Your friend, 

-Tyre D. Nichols

 It is my hope that Tyre may at least rest in peace knowing that in the end, the world did see what he saw through his eyes. And what people have seen is making them take to the streets for justice.

Tyre Nichols Photography

In reaction across the country, protests have resurfaced demanding justice for Tyre in cities such as Memphis and Philadelphia as well as justice for the countless other lives taken by police brutality. The reaction to Tyre’s death by the American public, while unsurprising, is certainly not as predictable as the reaction by political representatives. Although many political figures agree that what happened to Tyre was wrong, they often stick to just that… Tyre’s situation was an example of where policing can go wrong rather than a signal of something more. Other politicians find that there needs to be more general reform to the policing system to end this repetitive story. Vice President Harris and President Biden released a statement on Jan. 27 on the need for Congress to review the George Floyd Policing Act initially introduced to the Senate in 2021. Ben Crump, the Nichols’ family lawyer, echoed this need. Other political representatives aside from agreeing that what happened to Tyre was a crime, are unable to come to a sound resolution on whether this scenario requires widespread change.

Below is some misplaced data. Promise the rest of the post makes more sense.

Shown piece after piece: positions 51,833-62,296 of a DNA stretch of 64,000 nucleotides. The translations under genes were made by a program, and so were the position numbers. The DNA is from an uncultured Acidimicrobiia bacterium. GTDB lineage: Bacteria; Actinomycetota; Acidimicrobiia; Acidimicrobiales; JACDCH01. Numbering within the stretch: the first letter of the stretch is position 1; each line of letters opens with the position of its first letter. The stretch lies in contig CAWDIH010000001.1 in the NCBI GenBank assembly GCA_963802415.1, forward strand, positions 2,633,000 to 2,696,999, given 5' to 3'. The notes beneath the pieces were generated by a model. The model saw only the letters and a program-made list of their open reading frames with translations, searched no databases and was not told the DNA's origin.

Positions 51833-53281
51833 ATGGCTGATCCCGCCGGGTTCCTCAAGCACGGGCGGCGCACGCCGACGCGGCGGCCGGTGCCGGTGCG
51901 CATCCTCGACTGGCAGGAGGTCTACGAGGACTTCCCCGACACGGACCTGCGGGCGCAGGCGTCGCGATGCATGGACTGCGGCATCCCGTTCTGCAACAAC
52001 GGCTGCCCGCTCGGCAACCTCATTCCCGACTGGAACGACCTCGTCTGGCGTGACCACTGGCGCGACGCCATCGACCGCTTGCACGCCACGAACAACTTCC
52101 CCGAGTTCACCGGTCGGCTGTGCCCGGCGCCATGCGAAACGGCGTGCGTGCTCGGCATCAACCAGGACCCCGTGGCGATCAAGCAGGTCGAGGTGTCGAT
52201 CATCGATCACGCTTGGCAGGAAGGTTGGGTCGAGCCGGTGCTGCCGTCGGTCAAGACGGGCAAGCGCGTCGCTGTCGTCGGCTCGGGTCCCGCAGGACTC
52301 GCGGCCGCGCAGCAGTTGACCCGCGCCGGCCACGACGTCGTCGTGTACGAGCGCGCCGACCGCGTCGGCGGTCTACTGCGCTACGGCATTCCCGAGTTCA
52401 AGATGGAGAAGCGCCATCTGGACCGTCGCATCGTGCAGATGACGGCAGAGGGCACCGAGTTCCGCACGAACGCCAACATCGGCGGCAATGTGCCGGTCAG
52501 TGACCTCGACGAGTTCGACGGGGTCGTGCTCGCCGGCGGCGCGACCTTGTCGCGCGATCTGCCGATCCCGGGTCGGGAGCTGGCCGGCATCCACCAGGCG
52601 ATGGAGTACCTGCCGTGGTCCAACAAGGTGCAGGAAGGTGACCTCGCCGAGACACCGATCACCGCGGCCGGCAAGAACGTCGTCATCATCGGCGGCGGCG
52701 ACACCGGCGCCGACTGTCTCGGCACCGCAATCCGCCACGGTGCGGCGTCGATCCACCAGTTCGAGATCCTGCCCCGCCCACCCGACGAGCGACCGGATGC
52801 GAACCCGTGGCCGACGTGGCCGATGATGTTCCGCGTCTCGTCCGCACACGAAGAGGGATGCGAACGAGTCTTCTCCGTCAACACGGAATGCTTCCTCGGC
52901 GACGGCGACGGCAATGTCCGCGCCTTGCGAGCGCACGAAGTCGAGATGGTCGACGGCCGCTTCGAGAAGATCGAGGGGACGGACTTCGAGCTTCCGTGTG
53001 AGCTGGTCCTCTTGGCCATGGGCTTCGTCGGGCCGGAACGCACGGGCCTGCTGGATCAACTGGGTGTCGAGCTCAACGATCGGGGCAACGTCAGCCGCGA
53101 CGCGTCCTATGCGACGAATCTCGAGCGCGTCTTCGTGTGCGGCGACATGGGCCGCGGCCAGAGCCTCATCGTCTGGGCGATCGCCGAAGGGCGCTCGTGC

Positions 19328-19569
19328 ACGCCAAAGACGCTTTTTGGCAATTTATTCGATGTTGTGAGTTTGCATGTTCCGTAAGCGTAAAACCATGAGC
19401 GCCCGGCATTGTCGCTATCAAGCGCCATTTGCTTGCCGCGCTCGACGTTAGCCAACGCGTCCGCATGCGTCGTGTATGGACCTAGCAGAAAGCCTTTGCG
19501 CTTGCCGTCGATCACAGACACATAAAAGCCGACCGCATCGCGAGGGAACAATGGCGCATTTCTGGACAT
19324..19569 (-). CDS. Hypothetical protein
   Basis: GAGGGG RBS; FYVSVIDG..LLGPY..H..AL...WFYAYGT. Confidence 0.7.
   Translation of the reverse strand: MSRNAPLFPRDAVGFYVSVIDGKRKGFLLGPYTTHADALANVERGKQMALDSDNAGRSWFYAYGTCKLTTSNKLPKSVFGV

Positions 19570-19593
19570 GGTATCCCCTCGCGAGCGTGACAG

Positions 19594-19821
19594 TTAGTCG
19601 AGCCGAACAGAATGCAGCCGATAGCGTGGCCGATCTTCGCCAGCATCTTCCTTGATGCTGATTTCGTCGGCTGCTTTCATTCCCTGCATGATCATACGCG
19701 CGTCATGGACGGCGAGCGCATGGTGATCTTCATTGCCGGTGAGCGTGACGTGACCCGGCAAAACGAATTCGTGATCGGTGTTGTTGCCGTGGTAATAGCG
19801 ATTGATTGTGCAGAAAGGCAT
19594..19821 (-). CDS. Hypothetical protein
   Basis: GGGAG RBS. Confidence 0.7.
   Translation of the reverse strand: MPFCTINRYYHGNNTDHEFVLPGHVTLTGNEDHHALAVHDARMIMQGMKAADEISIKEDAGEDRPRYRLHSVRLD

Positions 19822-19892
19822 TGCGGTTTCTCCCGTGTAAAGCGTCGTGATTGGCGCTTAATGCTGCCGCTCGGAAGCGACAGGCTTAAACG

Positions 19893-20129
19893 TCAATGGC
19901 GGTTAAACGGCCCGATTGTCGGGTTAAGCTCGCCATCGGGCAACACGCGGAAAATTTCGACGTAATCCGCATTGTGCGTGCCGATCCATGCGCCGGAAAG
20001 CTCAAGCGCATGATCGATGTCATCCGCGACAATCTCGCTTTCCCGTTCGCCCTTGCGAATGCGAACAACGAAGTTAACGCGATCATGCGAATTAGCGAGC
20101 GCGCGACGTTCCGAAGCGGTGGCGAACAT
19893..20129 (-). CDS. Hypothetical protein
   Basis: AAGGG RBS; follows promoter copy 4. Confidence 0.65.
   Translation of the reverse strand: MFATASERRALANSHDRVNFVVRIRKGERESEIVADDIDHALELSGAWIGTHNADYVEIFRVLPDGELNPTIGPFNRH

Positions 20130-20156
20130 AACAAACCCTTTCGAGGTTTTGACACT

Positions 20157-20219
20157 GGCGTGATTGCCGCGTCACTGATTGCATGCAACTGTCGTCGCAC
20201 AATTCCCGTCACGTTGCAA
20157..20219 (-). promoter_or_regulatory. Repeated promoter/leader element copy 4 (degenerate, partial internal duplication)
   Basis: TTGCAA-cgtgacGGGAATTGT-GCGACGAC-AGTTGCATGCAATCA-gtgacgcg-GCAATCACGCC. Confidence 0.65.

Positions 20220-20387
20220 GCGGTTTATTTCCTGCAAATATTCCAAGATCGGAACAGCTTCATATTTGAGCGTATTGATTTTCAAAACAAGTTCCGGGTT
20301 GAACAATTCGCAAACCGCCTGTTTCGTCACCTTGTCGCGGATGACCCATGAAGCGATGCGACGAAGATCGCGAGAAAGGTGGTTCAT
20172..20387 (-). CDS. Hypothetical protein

Many will argue in the face of what happened to Tyre and many other victims of police brutality that “they should have cooperated”. But as clearly demonstrated from the street camera footage, even when rendered defenseless, Tyre was treated with unnecessary force simply out of the frustration of police officers. Furthermore, a lack of cooperation without any threat of violence against the officers did not constitute that Tyre should have had to die. Neither should have any other victims of police brutality. The difference between should and will, however, remains up to our elected politicians.

Leave a Reply

Fill in your details below or click an icon to log in: Logo

You are commenting using your account. Log Out /  Change )

Twitter picture

You are commenting using your Twitter account. Log Out /  Change )

Facebook photo

You are commenting using your Facebook account. Log Out /  Change )

Connecting to %s